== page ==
L’Attivista dei diritti umani Dolkun Isa sano e salvo in Germania

L’Associazione Americana Uiguri (UAA) accoglie di buon grado il ritorno senza complicazioni dell’attivista uiguro dei diritti umani Dolkun Isa in Germania dopo che la Korea del Sud aveva rifiutato di lasciar entrare Isa nel Paese il 15 settembre scorso.

Segue il comunicato dell’Associazione Americana Uiguri

The Uyghur American Association (UAA) welcomes the safe return of Uyghur human rights activist Dolkun Isa to Germany following South Korea/s refusal to let Isa, a German citizen, enter the country on September 15. Isa had traveled to Seoul in order to attend a private conference organized by the World Forum for Democratization in Asia (WFDA).

Isa is the secretary general of the World Uyghur Congress (WUC), based in Germany, an organization dedicated to the peaceful promotion of democracy and human rights for Uyghurs. Isa fled persecution in China in 1997 and was given asylum in Germany the same year. He became a German citizen in 2006. He has traveled abroad frequently since the late 1990s to speak about human rights conditions in East Turkestan.

Isa, who has been on a Chinese government list of wanted terrorists since 2003, was prevented from leaving Incheon International airport in Seoul to attend the WFDA conference, which ran from September 15-17. His wife, who arrived in Seoul on the same flight, was allowed to attend the WFDA conference. While South Korean authorities reportedly told Mr. Isa that he would be interrogated, no interrogation took place, and Mr. Isa was prevented from boarding a flight out of the country for several days, in contravention of international law. 

“The Chinese government has actively sought to silence the voices of peaceful Uyghurs in other countries, for fear the international community will learn about the plight of the Uyghur people and the Chinese government/s systematic persecution of Uyghurs will be exposed,” said Uyghur democracy leader Rebiya Kadeer. “Most disturbingly, the Chinese regime has intensified its efforts to sway democratic countries such as Australia, Japan and now South Korea to prevent our voices from being heard.”

UAA is grateful for the tremendous support shown by a number of individuals and groups who expressed concern about Mr. Isa/s situation, including German diplomatic officials; Amnesty International; the Unrepresented Nations and Peoples Organization; the Tom Lantos Human Rights Commission; the National Endowment for Democracy; Italian Senator Marco Perduca; and the World Forum for Democracy in Asia.

The Chinese government has aggressively attacked the World Uyghur Congress in its official media, particularly since July 5, when unrest began sweeping through Urumchi, the regional capital of East Turkestan. Chinese officials, rather than investigating the root causes of the unrest rocking the region, blamed the violence in East Turkestan on the World Uyghur Congress and its president Rebiya Kadeer. Residents of East Turkestan report that state television repeatedly displayed images of Ms. Kadeer and Mr. Isa, among other WUC figures, charging that they had orchestrated the unrest- a charge that has remained unsubstantiated.    

In its campaign to vilify all dissent among Uyghurs, however peaceful, the Chinese government has labeled nearly all Uyghur organizations as terrorist groups, and has placed tremendous emphasis on the threat of “terrorism” in East Turkestan, without providing credible evidence of a threat. In the era of the “war on terror”, China has used its influence as a member of the Shanghai Cooperation Organization (SCO) to seek the return of Uyghurs from neighboring countries and has attempted to influence overseas Uyghur activists by harassing their family members who remain in East Turkestan.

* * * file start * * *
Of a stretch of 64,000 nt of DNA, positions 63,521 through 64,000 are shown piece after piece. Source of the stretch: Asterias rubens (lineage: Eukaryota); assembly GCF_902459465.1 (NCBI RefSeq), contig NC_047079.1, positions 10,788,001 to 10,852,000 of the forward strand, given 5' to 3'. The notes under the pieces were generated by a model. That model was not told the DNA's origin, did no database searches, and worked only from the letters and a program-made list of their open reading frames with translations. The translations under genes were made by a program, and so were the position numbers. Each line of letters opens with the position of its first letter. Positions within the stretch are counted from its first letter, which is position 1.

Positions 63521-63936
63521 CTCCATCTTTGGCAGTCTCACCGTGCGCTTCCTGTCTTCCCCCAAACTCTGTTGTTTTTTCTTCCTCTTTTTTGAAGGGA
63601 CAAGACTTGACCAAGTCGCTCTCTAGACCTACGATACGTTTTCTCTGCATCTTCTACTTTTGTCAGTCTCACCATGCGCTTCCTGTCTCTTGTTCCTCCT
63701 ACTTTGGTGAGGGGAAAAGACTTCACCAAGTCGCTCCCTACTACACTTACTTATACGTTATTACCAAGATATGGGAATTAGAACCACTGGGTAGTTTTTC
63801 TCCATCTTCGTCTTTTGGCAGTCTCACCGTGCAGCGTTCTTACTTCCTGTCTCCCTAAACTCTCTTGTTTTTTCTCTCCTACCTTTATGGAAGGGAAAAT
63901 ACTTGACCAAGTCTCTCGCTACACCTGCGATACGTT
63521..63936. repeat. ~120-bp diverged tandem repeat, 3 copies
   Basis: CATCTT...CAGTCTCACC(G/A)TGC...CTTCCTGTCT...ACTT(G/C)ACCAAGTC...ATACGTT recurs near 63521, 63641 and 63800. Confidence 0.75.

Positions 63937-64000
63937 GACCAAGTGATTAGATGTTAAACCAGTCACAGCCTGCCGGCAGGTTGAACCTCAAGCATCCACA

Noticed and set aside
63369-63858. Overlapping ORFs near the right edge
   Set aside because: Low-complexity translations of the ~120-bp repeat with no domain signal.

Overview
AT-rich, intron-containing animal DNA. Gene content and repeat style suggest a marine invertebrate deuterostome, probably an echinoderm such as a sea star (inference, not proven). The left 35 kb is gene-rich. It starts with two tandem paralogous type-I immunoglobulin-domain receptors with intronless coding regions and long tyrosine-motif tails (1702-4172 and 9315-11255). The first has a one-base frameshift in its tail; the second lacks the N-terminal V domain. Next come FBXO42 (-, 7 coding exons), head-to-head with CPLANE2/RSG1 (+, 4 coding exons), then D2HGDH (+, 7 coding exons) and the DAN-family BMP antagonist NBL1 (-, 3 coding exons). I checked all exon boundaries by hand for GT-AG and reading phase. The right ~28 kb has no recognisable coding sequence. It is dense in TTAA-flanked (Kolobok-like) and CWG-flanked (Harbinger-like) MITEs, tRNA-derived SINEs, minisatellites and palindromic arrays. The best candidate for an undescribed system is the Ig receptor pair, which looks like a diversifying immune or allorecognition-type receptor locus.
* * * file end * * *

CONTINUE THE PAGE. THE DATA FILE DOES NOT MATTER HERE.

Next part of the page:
As noted by the Wall Street Journal[i], South Korea has demonstrated sensitivity about upsetting China, its largest trading partner, in the past.
The Chinese government reacted with vitriol to Ms. Kadeer/s recent trips to Australia and Japan, and protested the Australian screenings of a documentary about her life entitled “Ten Conditions of Love”. A Chinese consular official called the director of the Melbourne International Film Festival to request that the film not be shown, and Chinese officials threatened to sever the 29-year-old sister-city relationship between Melbourne and Tianjin. China also cancelled the visit of Vice Foreign Minister He Yafei, who was to attend a regional forum in Australia in August. In response to Ms. Kadeer/s visit to Japan, China rejected a requested port call in Hong Kong by Japan/s navy.

In a practice that began before September 11, but that has accelerated in the past eight years, SCO member and observer states have assisted the Chinese government in tracking down Uyghur political activists and extraditing them to China, where they face serious human rights violations, including torture, unfair trials, and execution. In all of these cases, China and its neighboring states are in violation of the principle of non-refoulement under international law, which protects refugees from being returned to places where their lives or freedom could be threatened.

Uyghur Human Rights Project
Uyghur American Association
1701 Pennsylvania Ave. N.W. Suite 300
Washington, D.C.  20006


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